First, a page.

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commit 308efab69a5d70ba9753eb2b724c6f1eb1361e57
parent fd454a3956626cfbd0b7f267f89b6cdbe5a44cdc
Author: lostd <lostd@2f30.org>
Date:   Wed Nov 19 02:05:49 +0200

Macro assignment and precedence plus links and fixes

Diffstat:
guides/make.md | 62+++++++++++++++++++++++++++++++++++++++++++++++++++++++++-----
1 file changed, 57 insertions(+), 5 deletions(-)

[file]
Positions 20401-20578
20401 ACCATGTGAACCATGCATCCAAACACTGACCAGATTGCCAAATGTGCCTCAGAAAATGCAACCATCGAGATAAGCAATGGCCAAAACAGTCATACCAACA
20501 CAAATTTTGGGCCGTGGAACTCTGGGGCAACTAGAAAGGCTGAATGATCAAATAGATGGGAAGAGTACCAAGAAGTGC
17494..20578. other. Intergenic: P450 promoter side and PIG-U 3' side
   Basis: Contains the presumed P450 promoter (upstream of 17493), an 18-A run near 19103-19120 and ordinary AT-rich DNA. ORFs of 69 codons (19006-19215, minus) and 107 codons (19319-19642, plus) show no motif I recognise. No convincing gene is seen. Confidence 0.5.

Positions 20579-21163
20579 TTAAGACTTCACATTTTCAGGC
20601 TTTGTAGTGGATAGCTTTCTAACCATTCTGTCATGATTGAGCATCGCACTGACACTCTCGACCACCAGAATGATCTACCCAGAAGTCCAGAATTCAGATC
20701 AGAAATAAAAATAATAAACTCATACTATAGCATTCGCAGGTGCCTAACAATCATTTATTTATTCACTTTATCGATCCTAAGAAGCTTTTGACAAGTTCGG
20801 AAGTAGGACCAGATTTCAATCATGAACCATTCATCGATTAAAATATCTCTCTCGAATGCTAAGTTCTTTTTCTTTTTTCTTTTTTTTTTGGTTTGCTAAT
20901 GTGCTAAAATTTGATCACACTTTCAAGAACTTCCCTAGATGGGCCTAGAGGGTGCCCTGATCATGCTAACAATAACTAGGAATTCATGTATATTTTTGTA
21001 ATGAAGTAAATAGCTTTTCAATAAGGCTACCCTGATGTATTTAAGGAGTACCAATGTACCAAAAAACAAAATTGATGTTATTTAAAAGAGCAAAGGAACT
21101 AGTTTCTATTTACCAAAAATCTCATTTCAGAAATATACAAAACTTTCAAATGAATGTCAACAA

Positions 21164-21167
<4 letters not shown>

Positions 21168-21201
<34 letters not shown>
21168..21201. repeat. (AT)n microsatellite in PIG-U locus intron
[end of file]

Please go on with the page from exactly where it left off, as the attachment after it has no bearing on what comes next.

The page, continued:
diff --git a/guides/make.md b/guides/make.md @@ -27,7 +27,8 @@ More flags or libs can be inserted like this: The reason these work is that most `make` implementations have inference rules and default variable values, so they know how to build binaries from certain files using the source file extension. To see the list of -inference rules do this on a Makefile-less directory: +inference rules (also known as implicit rules or suffix rules) do this +on a Makefile-less directory: $ make -p @@ -45,10 +46,12 @@ For C++ you also have: CXX -- Compiler CXXFLAGS -- Compile flags +Not all `make` implementations pre-define all of the above variables; +you should check with the systems you want to support first. On the previous command line examples we define those as shell environment variables and they are instantiated as make variables as -well. We could also provide them as command line arguments to the -`make` command: +well (macros). We could also provide them as command line arguments to +the `make` command: $ make CPPFLAGS=-DDEBUG LDLIBS=-lpcap test cc -O2 -pipe -DDEBUG -o test test.c -lpcap @@ -58,7 +61,7 @@ And double quotes also work there: $ make CPPFLAGS=-DDEBUG LDLIBS="-lpcap -lm" test cc -O2 -pipe -DDEBUG -o test test.c -lpcap -lm -Now instead of writing all these variables every time you may create a +Now instead of writing all these macros every time you may create a simple Makefile to handle that part, but still rely on inference rules: CPPFLAGS = -DDEBUG @@ -98,6 +101,55 @@ so the `rm` command will always run: That is true unless a file named `clean` appears in the filesystem. If you want to ensure that such rules are not affected by this artifact you can declare that they are special rules that are always evaluated. -Simple add: +Simply add: .PHONY: all clean + +Now that we have a Makefile let's run this command: + + $ CPPFLAGS=-DPIC make + cc -O2 -pipe -DDEBUG -o test test.c -lpcap -lm + +And the same with the macro as argument: + + $ make CPPFLAGS=-DPIC + cc -O2 -pipe -DPIC -o test test.c -lpcap -lm + +We see that the macro assignment in the Makefile overrides the shell +environment variable and the command line argument overrides the +Makefile! By now we have a simple Makefile with one target. How about +a Makefile with multiple targets? We would have to alter the `all:` +target and the `clean:` shell command because they deal with the same +stuff. Here we can use a macro assignment to hold the list of targets +like that: + + BIN = bin1 bin2 + + all: $(BIN) + + clean: + rm -f $(BIN) + +And this way all we have to ever touch to add `bin3` is the `BIN` +variable. We get: + + $ make && make clean + cc -O2 -pipe -DDEBUG -o bin1 bin1.c -lpcap -lm + cc -O2 -pipe -DDEBUG -o bin2 bin2.c -lpcap -lm + rm -f bin1 bin2 + + +#### More reading on portability + + * [OpenBSD make(1)]( + http://www.openbsd.org/cgi-bin/man.cgi/OpenBSD-current/man1/make.1) + * [NetBSD make(1)]( + http://netbsd.gw.com/cgi-bin/man-cgi?make+1) + * [Solaris make(1S)]( + https://docs.oracle.com/cd/E36784_01/html/E36870/make-1s.html) + * [System V make(1)]( + https://docs.oracle.com/cd/E36784_01/html/E36870/sysv-make-1.html) + * [IRIX 6.5 make(1)]( + http://techpubs.sgi.com/library/tpl/cgi-bin/getdoc.cgi?coll=0650&db=man&fname=/usr/share/catman/u_man/cat1/make.z) + * [Autoconf manual]( + https://www.gnu.org/software/autoconf/manual/autoconf.html#Portable-Make)